The 2020 Sundance Film Festival held it’s award ceremony on February 1st, after a ten day exhibition that featured over 100 independent films. This is one of the most anticipated and exciting film events held in Utah each year.
This was a big year for Sundance, with major public figures including Taylor Swift, Hillary Clinton, and Lin-Manuela Miranda joining the scene. The awards ceremony was marked by the announcement that Tabitha Jackson would be taking over John Cooper’s role as director of the festival, the first female director in Sundance history. The festival received a record high of 15,100 submissions and hosted the most diverse lineup of films and talent yet.
This event is a chance for aspiring indie filmmakers to showcase their work and launch their careers. Recognized as the mecca for discovering breakout documentaries, it’s an authentic opportunity for independent storytellers to come together and share the ideas that are inspiring and shaping cinema today.
Sundance Film Festival, Park City Utah; Photo from Flickr
Here are the most memorable films from the festival that you should keep an eye out for in 2020:
The winners of the Four Grand Jury Prizes include Minari, Boys State, Epicentro, and Yalda, A Night For Forgiveness. Minari won two of the highest honors, the U.S Dramatic Prize award and the Audience U.S. Dramatic award. This autobiography tells the heart-wrenching story of a Korean immigrant family struggling to adjust to rural Arkansas and live the American dream. The film was secured and funded by A24 prior to Sundance, and was among the most well-reviewed entries this year.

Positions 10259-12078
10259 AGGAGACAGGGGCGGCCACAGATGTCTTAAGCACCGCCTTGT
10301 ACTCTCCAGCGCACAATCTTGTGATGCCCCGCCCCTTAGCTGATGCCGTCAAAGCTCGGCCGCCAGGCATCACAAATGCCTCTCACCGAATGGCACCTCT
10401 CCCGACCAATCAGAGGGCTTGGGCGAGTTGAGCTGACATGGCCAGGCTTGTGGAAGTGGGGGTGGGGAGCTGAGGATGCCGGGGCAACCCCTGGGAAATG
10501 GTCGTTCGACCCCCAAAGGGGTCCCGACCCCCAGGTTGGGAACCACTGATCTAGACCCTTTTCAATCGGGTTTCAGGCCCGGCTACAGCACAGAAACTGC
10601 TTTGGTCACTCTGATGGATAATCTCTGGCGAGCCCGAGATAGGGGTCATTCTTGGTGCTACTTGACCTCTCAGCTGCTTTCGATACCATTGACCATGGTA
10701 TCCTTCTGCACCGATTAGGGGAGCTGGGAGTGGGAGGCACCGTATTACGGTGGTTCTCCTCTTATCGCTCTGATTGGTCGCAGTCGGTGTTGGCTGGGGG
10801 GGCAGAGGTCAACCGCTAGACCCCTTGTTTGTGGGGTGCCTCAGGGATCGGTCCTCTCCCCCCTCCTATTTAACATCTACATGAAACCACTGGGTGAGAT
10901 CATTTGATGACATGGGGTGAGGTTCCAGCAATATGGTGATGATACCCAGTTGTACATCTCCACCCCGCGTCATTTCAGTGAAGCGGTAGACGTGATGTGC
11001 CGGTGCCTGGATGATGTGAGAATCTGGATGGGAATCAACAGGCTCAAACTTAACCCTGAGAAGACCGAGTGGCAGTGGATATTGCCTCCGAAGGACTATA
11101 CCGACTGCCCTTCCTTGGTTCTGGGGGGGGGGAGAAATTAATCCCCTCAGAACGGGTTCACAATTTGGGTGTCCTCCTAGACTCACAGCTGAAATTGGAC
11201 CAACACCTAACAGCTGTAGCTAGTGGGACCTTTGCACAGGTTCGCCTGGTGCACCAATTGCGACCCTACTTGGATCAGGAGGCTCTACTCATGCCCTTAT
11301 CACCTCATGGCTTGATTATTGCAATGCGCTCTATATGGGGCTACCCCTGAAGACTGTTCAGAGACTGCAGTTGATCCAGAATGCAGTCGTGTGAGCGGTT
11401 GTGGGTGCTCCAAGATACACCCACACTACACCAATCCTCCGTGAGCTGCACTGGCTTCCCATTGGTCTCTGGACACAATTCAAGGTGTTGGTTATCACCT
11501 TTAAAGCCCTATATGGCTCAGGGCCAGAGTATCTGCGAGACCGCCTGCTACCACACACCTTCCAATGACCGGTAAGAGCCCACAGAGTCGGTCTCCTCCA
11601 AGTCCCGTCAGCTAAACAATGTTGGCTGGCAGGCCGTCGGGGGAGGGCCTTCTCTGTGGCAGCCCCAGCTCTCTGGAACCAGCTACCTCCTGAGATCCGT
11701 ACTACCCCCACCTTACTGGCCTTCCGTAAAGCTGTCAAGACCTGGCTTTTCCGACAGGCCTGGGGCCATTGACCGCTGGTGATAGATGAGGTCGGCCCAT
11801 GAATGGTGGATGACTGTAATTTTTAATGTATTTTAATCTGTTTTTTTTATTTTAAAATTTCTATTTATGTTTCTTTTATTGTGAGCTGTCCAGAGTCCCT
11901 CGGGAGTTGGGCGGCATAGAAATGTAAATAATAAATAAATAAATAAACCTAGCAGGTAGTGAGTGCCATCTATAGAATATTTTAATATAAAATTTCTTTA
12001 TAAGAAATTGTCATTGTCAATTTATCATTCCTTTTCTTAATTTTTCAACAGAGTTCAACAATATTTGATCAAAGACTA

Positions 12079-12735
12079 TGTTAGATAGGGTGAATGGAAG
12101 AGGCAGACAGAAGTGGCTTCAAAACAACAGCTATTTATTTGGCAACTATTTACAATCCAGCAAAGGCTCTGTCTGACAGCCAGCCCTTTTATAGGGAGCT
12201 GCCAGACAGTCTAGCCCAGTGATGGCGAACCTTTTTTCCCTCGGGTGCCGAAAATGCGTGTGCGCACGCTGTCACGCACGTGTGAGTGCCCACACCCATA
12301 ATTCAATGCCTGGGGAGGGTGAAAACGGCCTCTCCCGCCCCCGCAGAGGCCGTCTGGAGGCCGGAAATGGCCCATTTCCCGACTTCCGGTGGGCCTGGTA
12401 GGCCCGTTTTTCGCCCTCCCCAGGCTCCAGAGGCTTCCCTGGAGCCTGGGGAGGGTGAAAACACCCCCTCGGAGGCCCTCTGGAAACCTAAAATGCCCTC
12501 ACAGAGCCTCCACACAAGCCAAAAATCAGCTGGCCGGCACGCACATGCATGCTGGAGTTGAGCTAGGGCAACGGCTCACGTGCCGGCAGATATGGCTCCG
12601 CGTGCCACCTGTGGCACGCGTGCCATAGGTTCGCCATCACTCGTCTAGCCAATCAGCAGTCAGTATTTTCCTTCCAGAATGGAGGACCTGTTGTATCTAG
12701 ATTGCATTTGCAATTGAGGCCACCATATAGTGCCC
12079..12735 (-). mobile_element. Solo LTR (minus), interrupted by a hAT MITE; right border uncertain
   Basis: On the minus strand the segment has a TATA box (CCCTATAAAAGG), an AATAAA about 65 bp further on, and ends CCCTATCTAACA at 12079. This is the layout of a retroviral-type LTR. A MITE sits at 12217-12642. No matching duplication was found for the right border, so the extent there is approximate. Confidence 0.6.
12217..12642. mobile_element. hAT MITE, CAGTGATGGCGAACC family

Boys State won the U.S. Documentary Prize, another honorable film bought by A24 and Apple for a record-breaking $12 million. This coming-of-age documentary follows a group of Texas high school boys who attend politics camp and create their own mock government over the summer. The premier struck a chord with viewers because it gives a first-hand look into the cut-throat nature behind American politics and the struggle for these teens to come together, rather than let their views divide them. An entertaining yet emotional parallel of the challenges our country faces today, this film shouldn’t be missed.
Audience-Voted Awards went to Minari, Crip Camp, The Reason I Jump, Identifying Features, and I Carry You With Me. The Festival Favorite Award went to Giving Voice, which follows six high school students competing in the August Wilson Monologue Competition in New York City. Other notable premiers included The 40 Year Old Version, Kajillionaire, The Killing of Two Lovers, Palm Springs, Shirley, Zola, and Time. What movies are you excited to see from the festival?